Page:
Making digital cash work efficiently for public stimulus payments doesn’t require a detour through blockchain technology, in the view of U.S. progressives.
American progressives, particularly the high-profile group of Congresswomen known as “the Squad,” have been highly vocal on questions of economic equity, the corrosive social impact of Big Tech and the need to reimagine fiscal and monetary policy in the post-2008 and post-COVID-19 political moment.
How do they view blockchain technologies and the subsequent debates that have surrounded the digital dollar, given the potential for some overlap when it comes to certain concerns like financial inclusion, efficient distribution and citizens’ privacy?
In a recent interview for Forbes, the economic policy advisors to several members of the Squad — Alexia Ocasio-Cortez (D-NY), Rashida Tlaib (D-MI) and Ayanna Pressley (D-MA) — strongly marked out their position as against that of many in the blockchain space.
Chastity Murphy, Rep. Tlaib’s economic policy advisor, engaged with the digital dollar question as it was raised in the recent “Automatic Boost to Communities Act,” which proposed digitizing the currency by 2021as one means to make public stimulus payments more efficient. Murphy said:
“There is a lot of hype around blockchain technology, mostly from people who are thinking about its private sector uses. When it comes to publicly administered digital payments, the more important question is not how to create a distributed ledger managed by multiple actors, but how to create digital cash, which you can hold in your pocket, that doesn’t require a ledger at all. That’s the bigger priority, in our opinion.”
Murphy and other advisors to the Squad have underscored the importance of enabling recurring payments to citizens throughout the COVID-19 public health and economic crisis.
For progressives like Murphy, engagement with new technologies in the field of finance and public policy centers less on short-circuiting state and other intermediary actors, and more on the biases baked into many so-called “disruptive” or innovative solutions.
Murphy noted the systemic, damaging impact of automation and algorithmic governance on marginalized communities and people of color. To illustrate this point, she highlighted facial recognition technology and its potential to reinforce racial discrimination in areas such as law enforcement and surveillance. This technology is, for her, “an example of what happens when you separate questions of efficiency and design from questions of exclusion, access, and privacy.”
Another response from Aya Ibrahim, economic policy advisor for Rep. Pressley, revealed a similar difference in priorities when it comes to private actors that aspire to pitch in their own “solutions” to financial exclusion. She told Forbes:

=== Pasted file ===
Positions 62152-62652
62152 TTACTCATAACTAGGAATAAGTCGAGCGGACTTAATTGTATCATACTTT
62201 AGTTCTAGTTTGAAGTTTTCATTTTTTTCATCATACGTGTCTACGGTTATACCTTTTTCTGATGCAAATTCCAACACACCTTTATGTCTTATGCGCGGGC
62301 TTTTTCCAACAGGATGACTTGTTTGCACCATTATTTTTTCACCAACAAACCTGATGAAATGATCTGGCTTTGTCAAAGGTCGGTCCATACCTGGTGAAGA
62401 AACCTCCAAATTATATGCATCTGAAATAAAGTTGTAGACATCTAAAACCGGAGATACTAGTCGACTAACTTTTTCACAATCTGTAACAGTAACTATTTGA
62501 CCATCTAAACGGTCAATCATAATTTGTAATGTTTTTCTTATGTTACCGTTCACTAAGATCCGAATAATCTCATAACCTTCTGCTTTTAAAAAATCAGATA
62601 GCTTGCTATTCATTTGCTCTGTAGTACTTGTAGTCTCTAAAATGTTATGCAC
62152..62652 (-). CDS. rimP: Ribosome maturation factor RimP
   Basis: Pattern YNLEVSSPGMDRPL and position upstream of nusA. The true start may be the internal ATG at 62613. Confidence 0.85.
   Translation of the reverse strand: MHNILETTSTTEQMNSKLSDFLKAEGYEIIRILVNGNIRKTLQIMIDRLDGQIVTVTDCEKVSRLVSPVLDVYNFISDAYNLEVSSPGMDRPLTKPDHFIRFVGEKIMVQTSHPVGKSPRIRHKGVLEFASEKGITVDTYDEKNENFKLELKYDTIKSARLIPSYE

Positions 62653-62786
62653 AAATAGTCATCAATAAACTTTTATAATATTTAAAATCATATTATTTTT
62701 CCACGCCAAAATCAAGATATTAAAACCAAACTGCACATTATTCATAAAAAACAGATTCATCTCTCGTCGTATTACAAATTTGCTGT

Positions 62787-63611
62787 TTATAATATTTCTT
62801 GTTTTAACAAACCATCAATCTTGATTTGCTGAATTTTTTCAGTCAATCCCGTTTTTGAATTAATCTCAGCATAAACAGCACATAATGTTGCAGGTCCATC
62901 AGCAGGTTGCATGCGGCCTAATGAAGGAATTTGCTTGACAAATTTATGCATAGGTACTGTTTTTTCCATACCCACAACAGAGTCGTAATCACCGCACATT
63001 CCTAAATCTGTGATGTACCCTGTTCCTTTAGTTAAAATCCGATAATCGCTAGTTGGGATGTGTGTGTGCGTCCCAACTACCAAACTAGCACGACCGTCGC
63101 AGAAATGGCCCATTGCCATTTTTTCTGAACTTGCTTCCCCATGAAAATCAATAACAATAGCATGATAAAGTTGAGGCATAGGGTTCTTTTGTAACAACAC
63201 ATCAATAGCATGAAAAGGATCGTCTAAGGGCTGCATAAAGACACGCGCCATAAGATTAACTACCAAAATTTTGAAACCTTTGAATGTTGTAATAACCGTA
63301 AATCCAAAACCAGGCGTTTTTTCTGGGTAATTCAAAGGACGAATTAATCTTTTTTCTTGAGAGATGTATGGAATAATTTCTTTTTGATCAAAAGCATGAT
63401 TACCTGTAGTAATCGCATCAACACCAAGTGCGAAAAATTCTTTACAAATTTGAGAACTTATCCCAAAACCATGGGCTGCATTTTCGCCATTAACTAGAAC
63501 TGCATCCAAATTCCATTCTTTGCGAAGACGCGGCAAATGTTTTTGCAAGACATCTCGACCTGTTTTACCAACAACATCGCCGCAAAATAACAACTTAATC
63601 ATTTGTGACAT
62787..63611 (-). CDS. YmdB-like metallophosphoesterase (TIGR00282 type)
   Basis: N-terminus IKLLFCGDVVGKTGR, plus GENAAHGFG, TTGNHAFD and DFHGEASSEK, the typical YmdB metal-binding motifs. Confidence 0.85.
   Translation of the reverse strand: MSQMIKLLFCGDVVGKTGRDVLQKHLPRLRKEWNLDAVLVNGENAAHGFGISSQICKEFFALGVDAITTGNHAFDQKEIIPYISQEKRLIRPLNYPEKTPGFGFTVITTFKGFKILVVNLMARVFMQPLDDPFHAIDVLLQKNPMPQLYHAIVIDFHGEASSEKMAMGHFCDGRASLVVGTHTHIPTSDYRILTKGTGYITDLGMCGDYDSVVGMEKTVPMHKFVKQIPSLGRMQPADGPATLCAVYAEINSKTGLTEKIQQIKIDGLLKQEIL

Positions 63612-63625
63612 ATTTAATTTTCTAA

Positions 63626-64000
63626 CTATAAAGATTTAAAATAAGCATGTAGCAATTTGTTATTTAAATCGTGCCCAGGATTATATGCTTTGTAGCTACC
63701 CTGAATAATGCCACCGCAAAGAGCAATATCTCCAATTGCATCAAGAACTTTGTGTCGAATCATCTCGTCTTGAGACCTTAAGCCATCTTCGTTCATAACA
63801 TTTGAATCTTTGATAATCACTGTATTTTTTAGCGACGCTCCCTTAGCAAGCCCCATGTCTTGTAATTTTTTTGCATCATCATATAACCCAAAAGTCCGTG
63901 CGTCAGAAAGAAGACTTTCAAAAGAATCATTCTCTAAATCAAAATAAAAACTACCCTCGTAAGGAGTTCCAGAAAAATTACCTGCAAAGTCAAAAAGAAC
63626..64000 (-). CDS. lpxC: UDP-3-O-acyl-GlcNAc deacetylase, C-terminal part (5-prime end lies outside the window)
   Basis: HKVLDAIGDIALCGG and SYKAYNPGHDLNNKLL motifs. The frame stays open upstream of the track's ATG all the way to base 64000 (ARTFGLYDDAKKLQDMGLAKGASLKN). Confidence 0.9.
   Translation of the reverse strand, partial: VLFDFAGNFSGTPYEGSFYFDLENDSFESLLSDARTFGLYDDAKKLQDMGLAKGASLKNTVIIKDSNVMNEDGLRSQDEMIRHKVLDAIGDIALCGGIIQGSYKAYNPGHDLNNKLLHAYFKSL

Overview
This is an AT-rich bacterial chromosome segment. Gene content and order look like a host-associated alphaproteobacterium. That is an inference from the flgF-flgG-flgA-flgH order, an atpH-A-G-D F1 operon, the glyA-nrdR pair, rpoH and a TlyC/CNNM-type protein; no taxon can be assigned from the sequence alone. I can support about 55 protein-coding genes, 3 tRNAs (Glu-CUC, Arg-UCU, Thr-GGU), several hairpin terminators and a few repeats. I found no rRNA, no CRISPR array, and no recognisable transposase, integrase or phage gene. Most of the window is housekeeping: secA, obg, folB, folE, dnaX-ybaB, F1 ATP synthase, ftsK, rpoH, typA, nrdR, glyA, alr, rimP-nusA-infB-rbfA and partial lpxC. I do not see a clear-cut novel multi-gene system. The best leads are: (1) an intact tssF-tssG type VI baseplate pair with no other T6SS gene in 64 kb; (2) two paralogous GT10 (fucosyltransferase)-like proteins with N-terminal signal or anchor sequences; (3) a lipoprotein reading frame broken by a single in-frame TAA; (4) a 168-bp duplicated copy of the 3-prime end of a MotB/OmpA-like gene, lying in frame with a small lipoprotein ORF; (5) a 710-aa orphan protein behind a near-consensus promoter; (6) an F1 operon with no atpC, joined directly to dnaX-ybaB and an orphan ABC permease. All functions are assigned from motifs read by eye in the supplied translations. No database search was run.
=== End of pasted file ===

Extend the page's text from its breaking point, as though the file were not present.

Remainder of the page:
“Facebook Libra’s selling point initially was that this was going to be a way to bank the unbanked and better serve the underbanked, but that wouldn’t necessarily exist had we provided the services we should had provided.”
In their emphasis on the need for coordinated, state-led and publicly accountable measures to tackle financial marginalization, soaring inequality and secular stagnation, the Squad’s priorities — especially when it comes to fiscal and monetary policy — place them at some distance from the proponents of decentralized, private-sector digital currencies.
Progressives have been influenced by heterodox economic thinkers such as Stephanie Kelton and other advocates of Modern Monetary Policy, as well as economists that advocate the possibilities of an “entrepreneurial state,” such as Mariana Mazzucato.
Such thinkers share a critical stance with many crypto advocates when it comes to policies such as quantitive easing and loose monetary policy; yet their criticism is motivated by the regressive impact that these policies have on economic distribution due to the excessive inflation of asset prices.
Relatedly, progressives’ advocacy of deficit spending and the macroeconomic flexibility that many states, as monetary sovereigns, enjoy, is a world away from the proponents of “hard money” and capped currency supply in the crypto sphere.
Critics of Big Tech across the political spectrum will, nonetheless, no doubt remember Ocasio-Cortez’s stark characterization of Facebook’s proposals for Libra back in 2019:
“In the history of this country, there is a term for being paid in a corporate-controlled currency […] It’s called ‘scrip.”
“The idea that your pay could be controlled by a corporation instead of a sovereign government,” Ocasio-Cortez continued, risks destabilizing what should be a public good.